The Blog

When Your Divorce Is This Week's News

If you've been involved in a public, contentious divorce, it may feel like you're the subject of everyone's curiosity or scorn
This post was published on the now-closed HuffPost Contributor platform. Contributors control their own work and posted freely to our site. If you need to flag this entry as abusive, send us an email.

If you've had the misfortune of going through a very public, contentious divorce, it may feel like all heads turn when you walk into the room. You may be convinced that people are whispering behind your back. If truth be told, your friends and neighbors may be consumed with dissecting and embellishing every sordid detail.

But let's remind ourselves of some basic tenets of human nature. Public attention is short-lived. When you hold your head high and conduct yourself with dignity and class, people will eventually move on, finding another story to catch their attention. They may even consider you with renewed respect and admiration, as you face life's adversities with poise and restraint.

So many of us believe that our spouse's behavior will be an important reflection of our own value as people. We may cower with shame when their behavior is less than admirable. But reminding ourselves that there's a distinction between their character and ours is critically important. We cannot control another person's behavior, and there's no point in trying.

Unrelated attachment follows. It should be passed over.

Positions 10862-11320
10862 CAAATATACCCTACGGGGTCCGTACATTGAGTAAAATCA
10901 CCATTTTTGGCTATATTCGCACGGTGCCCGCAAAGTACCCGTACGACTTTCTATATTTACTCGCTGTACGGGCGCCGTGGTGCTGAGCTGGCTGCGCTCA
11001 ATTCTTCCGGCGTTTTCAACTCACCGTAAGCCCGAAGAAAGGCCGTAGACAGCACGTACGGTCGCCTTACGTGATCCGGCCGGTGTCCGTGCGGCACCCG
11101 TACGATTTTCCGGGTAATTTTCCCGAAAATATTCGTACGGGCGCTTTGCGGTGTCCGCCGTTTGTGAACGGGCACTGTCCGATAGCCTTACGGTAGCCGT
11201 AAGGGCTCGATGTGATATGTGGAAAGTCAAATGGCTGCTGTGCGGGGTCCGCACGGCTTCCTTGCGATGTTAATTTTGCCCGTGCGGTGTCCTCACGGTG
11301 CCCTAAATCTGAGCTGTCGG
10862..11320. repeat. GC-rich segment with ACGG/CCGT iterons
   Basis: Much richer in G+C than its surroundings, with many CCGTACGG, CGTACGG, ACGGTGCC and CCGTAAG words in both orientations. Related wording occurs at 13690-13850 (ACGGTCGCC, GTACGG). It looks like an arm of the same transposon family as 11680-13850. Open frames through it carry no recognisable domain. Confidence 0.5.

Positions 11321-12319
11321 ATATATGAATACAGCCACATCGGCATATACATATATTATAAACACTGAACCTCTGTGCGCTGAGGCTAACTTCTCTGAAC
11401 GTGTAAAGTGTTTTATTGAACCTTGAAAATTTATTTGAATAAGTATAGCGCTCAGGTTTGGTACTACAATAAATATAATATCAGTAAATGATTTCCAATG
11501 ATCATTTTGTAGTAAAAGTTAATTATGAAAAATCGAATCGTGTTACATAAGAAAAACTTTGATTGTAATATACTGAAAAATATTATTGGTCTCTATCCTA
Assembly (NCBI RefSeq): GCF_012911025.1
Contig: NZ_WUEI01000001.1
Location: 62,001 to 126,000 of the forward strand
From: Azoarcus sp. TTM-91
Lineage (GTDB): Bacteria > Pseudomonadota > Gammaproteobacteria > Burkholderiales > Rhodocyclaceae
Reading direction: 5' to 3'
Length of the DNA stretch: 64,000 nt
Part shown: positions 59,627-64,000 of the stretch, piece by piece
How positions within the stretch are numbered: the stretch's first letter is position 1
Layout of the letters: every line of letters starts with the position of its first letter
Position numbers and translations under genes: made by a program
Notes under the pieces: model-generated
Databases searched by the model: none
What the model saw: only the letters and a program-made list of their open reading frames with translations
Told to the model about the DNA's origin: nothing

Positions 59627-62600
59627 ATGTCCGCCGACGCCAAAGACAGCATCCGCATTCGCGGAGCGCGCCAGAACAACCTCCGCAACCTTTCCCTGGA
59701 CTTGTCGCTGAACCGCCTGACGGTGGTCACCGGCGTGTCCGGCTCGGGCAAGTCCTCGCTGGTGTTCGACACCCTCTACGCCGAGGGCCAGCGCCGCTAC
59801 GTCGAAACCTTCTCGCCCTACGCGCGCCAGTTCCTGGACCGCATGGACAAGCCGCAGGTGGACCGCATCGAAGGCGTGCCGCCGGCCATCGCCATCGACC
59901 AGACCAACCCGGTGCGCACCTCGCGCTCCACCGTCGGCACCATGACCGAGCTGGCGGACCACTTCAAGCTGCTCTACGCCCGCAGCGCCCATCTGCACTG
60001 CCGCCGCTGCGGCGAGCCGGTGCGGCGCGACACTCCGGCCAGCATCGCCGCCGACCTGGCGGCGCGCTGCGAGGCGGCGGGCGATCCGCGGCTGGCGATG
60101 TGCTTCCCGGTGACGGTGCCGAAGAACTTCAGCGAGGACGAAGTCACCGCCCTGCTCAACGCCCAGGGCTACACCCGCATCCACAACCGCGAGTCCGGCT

When we're targets of gossip, we may take negative barbs to heart and believe other people are right: that there's something inherently wrong with us. Shame is a debilitating emotion that runs rampant and strips a person of his or her pride.

There will always be a group of mean-spirited, petty people who lift themselves up at the expense of others. Gossiping affords them an elevated sense of importance and superiority.
The rest of us mortals are well aware that we will never be fully spared from a dose of life's tragedies and humiliations.

When misfortune happens to another person, many people sigh with relief that it wasn't their turn. They may actually have the capacity to show a tremendous amount of compassion and concern for the victim.

Sometimes, reaching out to a close friend or confidante, and eventually connecting with others, (even if it feels awkward at first) may help to increase self-acceptance and offer hope that life can be improved. The person who shrinks into a corner may deny himself the opportunity of being supported by others. He may actually enhance the mystery by unintentionally implying there's something to hide.

As Eleanor Roosevelt said, "No one can make you feel inferior without your permission." It's important to find ways to fully appreciate the scope of our worth and accomplishments. It can make a big difference when we focus on the positives, even when we're feeling sad and discouraged. Now, more than ever, our families will need us to be a source of strength and direction.

Sometimes, the very act of taking positive steps can set in motion an impressive momentum of increased self-esteem. We'll be able to think more clearly and make reasonable decisions when we reach for our inner resilience.

Linda Lipshutz, M.S., LCSW is a psychotherapist serving individuals, couples and families. A Palm Beach Gardens resident, she holds degrees from Cornell and Columbia and trained at the Ackerman Institute for Family Therapy in Manhattan. She can be reached in her office at 561 630 2827, or online at

MORE IN Divorce